This past Sunday we welcomed Rabbi Doug Alpert, Mahnaz Shabbir, Sergio Moreno, and Diane Burkholder to speak from their various religious and secular traditions about how we can collectively build a more inclusive welcome. We were only able to scratch the surface on this complex topic, but our hope is to turn the words spoken that night into concrete action. The community of God’s people is a society that liberates instead of oppresses, and the beauty of Christian discipleship is that we get to join in the liberating work of making peace anywhere we see violence, be it structural or personal. If you weren’t able to make to our gathering, be sure to check out the podcast and resource sheet!  Mahnaz Shabbir also shared a couple of resources: “Muslim in the Metro Fact Sheet” and “Facts about Islam” from the Crescent Peace Society.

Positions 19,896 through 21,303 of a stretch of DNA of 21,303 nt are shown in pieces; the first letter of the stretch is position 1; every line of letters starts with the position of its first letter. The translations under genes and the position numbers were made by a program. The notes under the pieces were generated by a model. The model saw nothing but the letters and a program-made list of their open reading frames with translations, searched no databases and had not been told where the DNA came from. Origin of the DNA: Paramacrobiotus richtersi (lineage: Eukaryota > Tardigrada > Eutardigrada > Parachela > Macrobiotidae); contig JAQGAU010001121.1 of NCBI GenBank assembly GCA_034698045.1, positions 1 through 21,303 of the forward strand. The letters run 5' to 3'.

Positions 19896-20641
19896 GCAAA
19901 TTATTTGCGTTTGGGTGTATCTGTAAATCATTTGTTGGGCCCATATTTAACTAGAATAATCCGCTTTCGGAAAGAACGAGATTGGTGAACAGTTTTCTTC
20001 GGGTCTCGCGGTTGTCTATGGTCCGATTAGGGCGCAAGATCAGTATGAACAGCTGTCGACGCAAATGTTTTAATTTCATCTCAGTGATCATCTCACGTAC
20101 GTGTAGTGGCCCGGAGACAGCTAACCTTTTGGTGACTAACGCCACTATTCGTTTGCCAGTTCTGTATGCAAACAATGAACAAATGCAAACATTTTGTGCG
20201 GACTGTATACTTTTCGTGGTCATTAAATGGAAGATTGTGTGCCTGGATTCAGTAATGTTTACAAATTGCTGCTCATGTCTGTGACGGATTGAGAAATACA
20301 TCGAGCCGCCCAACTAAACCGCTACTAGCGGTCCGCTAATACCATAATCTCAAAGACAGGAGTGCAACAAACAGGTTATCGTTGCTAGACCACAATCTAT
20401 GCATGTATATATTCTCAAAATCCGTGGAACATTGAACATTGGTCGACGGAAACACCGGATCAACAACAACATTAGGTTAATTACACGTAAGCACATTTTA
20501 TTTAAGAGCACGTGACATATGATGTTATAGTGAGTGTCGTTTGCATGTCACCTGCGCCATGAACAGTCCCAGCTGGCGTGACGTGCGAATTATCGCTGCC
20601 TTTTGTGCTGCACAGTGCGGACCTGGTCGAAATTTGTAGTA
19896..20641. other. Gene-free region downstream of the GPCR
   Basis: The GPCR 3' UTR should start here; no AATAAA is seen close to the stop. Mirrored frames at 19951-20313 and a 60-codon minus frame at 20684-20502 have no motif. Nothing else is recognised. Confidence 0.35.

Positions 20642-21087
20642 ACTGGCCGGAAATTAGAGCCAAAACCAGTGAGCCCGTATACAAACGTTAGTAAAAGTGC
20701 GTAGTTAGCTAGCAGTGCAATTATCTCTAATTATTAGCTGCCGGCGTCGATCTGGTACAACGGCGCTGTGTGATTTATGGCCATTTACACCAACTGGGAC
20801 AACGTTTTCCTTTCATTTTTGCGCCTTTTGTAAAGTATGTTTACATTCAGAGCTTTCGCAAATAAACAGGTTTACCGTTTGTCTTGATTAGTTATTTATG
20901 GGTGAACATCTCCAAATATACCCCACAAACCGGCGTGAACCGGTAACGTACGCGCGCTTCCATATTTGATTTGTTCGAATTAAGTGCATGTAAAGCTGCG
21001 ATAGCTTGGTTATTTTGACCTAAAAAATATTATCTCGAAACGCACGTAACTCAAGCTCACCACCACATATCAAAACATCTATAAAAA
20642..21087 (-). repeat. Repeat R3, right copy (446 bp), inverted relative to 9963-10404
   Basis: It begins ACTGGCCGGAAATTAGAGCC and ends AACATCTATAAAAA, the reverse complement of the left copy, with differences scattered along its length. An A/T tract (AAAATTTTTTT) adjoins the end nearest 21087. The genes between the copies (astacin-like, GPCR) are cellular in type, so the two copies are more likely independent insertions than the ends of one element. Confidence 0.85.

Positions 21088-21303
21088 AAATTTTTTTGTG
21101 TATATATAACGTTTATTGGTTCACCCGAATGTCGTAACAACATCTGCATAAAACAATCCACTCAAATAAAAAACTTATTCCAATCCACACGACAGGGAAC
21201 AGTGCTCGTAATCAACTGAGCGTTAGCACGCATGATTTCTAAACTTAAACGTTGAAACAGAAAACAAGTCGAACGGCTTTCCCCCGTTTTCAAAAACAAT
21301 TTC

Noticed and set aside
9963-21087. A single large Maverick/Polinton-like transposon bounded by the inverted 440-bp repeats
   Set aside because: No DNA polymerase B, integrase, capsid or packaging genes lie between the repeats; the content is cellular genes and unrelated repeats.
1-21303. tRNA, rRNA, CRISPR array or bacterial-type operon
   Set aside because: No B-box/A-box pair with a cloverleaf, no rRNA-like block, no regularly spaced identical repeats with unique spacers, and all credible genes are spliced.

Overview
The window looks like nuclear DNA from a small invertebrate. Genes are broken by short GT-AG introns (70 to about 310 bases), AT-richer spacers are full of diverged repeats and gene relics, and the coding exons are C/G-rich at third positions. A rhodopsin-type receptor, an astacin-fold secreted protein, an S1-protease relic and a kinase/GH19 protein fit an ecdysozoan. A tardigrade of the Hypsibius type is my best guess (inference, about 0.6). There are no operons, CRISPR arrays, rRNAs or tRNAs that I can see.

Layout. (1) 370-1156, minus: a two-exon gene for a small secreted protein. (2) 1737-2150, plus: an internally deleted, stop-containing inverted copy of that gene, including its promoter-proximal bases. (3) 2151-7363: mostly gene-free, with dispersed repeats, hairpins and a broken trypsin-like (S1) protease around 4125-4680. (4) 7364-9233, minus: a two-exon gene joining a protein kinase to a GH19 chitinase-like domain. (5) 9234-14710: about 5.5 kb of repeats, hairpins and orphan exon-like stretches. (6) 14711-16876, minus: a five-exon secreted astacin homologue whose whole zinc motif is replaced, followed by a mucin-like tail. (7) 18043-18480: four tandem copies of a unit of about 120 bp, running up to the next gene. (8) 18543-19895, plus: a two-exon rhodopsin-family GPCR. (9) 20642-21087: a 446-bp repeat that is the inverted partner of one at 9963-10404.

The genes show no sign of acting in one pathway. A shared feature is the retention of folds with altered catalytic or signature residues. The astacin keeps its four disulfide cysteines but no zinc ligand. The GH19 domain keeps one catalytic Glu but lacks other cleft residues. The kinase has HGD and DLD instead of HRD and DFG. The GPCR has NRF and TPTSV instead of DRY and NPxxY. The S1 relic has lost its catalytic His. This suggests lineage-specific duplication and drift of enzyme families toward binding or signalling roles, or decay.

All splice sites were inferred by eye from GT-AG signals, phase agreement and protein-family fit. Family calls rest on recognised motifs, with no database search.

We recognize that all of us have a part to play in this dance that creates a society where some are oppressed. The good news is that this isn’t the end of the story. We all have a part to play in the unfolding of God’s reign on earth, and when all of us learn new moves together, our collective dance will begin to create a society where justice is done and oppression is no more. Below is a poem by Canadian journalist, Merle Shain, which describes the importance of us working collectively for good, regardless of what fuels us to do the work of peace and reconciliation.


by Merle Shain

It is better to light candles
than to curse the darkness.
It is better to plant seeds
than to accuse the earth.
The world needs all of our power
and love and energy,
and each of us has something we can give.
The trick is to find it and use it,
to find it and give it away.
So there will always be more.
We can be lights for each other,
and through each other’s illumination
we will see the way.
Each of us is a seed,
a silent promise,
and it is always spring.
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